Fonterra is disputing claims made in the April 10 issue of Dairy News that its plans to turn around the co-op’s disastrous investment in Chinese baby food company Beingmate will be hampered by the return of the company’s founder.
The co-op’s bid to buy troubled farmer-owned cooperative Murray Goulburn (MG) has failed; MG’s board is recommending farmer shareholders approve an A$1.3 billion bid from Canadian dairy giant Saputo.
If MG shareholders vote ‘yes’ at a special meeting early next year, Saputo will become Australia’s biggest milk processor; it already owns Warrnambool Cheese and Butter Company in Victoria.
Australian dairy analyst Steve Spencer, FreshAgenda, says Saputo could end up processing 2.8b - 3.0b L, nearly one-third of Australia’s total milk.
Spencer says Fonterra is expected to be the second largest processor at 2.5b L.
“Saputo’s milk intake will depend on whether they make further asset sales and let some milk go with those units (such as fresh milk plants and other sites that don’t fit their business),” Spencer told Rural News.
“One hard question is whether they can win back some milk that has recently left MG for other processors; part of the deal [with Saputo] is a loyalty bonus aimed at retaining and rebuilding supply.”
Following the turmoil over low milk payout over the past two years, some MG suppliers switched to other processors; Fonterra saw its milk pick-up jump from 1.6b L to over 2b L, making it the biggest processor.
In September Fonterra chairman John Wilson told Rural News that its Australian plants have reached capacity and now have a waiting list of would-be suppliers.
MG’s milk supply had fallen from 2.7b L last year to under 2b L this year.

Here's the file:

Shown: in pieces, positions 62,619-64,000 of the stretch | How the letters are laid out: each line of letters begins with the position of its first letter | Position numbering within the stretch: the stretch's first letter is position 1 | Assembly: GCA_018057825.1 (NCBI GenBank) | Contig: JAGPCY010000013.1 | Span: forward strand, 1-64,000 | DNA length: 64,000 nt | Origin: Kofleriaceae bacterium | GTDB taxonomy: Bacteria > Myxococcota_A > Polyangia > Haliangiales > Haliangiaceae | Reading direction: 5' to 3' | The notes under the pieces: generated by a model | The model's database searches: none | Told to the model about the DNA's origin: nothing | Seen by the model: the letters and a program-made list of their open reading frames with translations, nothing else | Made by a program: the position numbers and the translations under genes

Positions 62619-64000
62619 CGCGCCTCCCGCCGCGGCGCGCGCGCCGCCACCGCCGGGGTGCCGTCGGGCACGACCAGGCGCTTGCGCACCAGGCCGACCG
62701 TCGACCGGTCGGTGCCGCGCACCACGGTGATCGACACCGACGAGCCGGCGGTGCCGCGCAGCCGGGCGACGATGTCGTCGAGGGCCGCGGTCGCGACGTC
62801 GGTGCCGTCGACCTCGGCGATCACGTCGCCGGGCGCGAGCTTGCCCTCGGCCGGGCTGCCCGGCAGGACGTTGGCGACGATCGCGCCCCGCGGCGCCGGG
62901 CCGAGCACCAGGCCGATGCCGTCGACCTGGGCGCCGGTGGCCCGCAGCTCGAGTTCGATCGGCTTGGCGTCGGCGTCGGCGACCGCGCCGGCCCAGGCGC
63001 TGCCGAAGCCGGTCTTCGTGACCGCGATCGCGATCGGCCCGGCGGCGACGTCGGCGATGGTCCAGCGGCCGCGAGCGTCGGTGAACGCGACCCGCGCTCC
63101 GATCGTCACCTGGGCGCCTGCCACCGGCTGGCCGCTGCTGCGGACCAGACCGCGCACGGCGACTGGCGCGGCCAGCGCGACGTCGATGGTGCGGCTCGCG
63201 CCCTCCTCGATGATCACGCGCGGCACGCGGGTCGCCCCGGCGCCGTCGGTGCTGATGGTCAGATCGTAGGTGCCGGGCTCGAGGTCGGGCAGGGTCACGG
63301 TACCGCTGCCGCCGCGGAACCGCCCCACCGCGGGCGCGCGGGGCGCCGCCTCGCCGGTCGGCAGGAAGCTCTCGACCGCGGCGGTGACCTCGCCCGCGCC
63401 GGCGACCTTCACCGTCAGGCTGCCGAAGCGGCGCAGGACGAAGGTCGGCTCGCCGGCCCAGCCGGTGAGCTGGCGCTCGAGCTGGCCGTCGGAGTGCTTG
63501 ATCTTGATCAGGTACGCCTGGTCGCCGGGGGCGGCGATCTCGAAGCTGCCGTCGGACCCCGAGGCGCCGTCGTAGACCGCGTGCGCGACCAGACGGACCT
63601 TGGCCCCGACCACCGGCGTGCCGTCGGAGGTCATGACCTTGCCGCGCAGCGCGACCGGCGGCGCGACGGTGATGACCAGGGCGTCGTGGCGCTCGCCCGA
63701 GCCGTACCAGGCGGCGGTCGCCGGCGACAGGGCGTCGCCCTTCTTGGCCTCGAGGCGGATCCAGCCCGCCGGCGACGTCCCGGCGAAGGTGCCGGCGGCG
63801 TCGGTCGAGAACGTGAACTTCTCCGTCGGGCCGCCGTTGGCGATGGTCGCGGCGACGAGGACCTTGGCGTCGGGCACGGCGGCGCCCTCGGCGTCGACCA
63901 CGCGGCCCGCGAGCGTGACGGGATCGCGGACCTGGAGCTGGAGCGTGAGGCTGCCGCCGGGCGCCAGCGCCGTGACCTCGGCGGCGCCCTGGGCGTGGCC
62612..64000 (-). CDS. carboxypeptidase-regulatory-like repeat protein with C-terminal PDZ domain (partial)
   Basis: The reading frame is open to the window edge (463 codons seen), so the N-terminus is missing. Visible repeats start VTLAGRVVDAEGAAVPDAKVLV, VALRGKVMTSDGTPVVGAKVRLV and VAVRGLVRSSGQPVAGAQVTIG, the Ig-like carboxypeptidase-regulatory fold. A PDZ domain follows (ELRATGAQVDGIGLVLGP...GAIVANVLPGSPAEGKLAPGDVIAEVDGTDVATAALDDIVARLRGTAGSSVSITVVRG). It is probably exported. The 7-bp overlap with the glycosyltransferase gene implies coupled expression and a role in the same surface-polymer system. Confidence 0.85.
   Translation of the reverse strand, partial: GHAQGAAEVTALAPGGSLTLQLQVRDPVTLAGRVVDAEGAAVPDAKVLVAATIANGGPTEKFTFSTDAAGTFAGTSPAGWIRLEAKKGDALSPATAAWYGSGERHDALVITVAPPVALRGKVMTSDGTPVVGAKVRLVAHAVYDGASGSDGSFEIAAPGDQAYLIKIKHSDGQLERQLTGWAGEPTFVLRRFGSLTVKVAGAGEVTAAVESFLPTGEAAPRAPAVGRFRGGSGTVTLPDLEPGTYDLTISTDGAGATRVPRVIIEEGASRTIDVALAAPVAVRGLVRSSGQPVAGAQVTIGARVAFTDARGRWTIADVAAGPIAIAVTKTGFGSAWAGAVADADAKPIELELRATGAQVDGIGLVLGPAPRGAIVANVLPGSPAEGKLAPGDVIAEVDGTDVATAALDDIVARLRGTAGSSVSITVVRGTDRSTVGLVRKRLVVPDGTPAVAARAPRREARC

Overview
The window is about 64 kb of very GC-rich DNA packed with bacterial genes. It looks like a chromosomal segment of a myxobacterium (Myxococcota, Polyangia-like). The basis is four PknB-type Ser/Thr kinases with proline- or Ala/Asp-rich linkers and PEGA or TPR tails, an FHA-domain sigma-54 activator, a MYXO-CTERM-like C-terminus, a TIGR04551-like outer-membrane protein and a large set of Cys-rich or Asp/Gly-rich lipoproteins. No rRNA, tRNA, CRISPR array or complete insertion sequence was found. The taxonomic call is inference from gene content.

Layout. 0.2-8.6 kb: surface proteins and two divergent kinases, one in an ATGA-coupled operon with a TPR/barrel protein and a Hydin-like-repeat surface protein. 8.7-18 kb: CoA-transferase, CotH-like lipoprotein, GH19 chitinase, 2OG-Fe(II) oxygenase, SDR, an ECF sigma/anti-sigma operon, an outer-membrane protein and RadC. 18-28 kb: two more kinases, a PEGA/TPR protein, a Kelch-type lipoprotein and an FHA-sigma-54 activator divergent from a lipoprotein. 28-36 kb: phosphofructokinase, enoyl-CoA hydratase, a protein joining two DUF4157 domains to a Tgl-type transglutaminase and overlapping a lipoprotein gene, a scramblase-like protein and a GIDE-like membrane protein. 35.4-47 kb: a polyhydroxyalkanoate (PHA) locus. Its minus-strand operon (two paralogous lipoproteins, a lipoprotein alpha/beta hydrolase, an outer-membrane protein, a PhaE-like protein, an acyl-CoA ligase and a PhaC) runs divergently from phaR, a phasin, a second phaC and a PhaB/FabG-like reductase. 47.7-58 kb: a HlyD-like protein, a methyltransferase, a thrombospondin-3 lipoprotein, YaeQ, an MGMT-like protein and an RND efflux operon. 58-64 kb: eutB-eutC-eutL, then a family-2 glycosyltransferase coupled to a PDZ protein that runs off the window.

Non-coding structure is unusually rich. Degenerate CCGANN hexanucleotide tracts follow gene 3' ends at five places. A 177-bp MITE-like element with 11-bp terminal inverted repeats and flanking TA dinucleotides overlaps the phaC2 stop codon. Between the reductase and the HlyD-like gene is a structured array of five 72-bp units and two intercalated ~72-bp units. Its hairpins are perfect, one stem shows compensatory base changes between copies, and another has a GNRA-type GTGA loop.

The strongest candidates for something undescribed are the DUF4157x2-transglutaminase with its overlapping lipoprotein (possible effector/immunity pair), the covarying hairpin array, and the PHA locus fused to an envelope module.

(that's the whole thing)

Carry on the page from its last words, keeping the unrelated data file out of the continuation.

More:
MG’s demise signals the loss of the last major dairy co-op in Australia.
Warrnambool Cheese and Butter was also once a farmer-owned co-op, before listing on the ASX and ending up in the hands of Saputo.
Spencer says MG’s sale means there is at last some consolidation in processing and fewer players left in the domestic industry. However, this will not change much, he adds.
“The biggest difference will possibly be in farmer leverage in the farmgate market without a major farmer-owned processor, but MG has not been a strong price setter in the past other than for the two years when it paid over the odds and then crashed as a result of being unable to afford those costs.
“The industry may shrink with the loss of MG as a number of loyal co-op diehards will probably exit rather than go with an overseas processor.”
Reaction from MG’s farmer shareholders has been mixed. Spencer says there is a lot of anger and grief that it has come to this.
“Some farmers were hoping for a better deal to come from the clouds at the last minute, but the realists are getting on with it.”
Spencer says interestingly, MG chairman John Spark, who has led the review and sale process as the best option available, got more than 80% of votes from shareholders at its annual meeting recently.
Spark joined the MG board as a special director in March this year.